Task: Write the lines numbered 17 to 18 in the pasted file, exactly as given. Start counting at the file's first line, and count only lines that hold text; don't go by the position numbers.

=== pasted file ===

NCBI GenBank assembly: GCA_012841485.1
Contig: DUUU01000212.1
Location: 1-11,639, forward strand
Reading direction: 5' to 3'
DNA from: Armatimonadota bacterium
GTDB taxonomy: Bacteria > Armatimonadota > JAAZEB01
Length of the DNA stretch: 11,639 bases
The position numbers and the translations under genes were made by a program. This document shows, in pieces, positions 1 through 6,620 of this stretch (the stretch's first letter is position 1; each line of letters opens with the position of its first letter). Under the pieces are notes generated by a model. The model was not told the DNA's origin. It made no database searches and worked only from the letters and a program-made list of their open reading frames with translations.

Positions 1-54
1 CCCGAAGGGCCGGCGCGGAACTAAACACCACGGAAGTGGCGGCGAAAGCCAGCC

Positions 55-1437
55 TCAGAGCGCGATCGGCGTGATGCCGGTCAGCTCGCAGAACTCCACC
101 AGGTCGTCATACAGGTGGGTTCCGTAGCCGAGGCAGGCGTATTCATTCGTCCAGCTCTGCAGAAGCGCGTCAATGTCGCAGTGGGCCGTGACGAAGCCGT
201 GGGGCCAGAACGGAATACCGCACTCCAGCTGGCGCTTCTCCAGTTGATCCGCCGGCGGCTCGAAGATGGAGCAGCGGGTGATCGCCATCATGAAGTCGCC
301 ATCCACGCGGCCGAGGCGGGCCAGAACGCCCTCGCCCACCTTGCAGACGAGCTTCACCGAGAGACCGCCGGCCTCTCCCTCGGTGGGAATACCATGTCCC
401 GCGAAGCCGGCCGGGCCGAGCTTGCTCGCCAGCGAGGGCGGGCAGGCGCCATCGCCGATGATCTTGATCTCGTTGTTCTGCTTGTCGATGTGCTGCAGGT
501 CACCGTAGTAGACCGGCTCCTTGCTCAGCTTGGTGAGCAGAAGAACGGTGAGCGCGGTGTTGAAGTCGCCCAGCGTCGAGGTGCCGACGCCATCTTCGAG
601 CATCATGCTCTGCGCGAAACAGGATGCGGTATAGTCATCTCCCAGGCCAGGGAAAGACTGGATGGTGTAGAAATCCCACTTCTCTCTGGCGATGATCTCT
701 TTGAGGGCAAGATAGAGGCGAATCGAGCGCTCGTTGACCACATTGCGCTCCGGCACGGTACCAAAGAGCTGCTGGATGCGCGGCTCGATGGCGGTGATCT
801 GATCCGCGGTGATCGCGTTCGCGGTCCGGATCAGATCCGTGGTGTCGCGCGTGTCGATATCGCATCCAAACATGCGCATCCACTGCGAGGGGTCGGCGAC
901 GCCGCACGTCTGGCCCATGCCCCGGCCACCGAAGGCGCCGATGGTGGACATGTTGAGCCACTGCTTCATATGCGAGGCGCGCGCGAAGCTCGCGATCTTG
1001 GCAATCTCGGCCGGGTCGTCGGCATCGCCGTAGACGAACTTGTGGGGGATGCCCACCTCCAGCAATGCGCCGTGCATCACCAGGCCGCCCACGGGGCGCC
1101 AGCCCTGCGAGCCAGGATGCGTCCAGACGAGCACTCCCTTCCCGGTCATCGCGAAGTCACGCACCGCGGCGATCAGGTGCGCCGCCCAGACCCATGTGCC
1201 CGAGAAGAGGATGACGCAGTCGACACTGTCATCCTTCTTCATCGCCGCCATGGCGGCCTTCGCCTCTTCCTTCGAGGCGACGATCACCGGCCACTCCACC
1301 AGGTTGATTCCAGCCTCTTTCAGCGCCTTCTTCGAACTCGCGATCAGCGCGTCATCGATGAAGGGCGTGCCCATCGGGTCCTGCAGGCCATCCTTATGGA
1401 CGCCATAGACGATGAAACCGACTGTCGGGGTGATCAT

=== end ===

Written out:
501 CACCGTAGTAGACCGGCTCCTTGCTCAGCTTGGTGAGCAGAAGAACGGTGAGCGCGGTGTTGAAGTCGCCCAGCGTCGAGGTGCCGACGCCATCTTCGAG
601 CATCATGCTCTGCGCGAAACAGGATGCGGTATAGTCATCTCCCAGGCCAGGGAAAGACTGGATGGTGTAGAAATCCCACTTCTCTCTGGCGATGATCTCT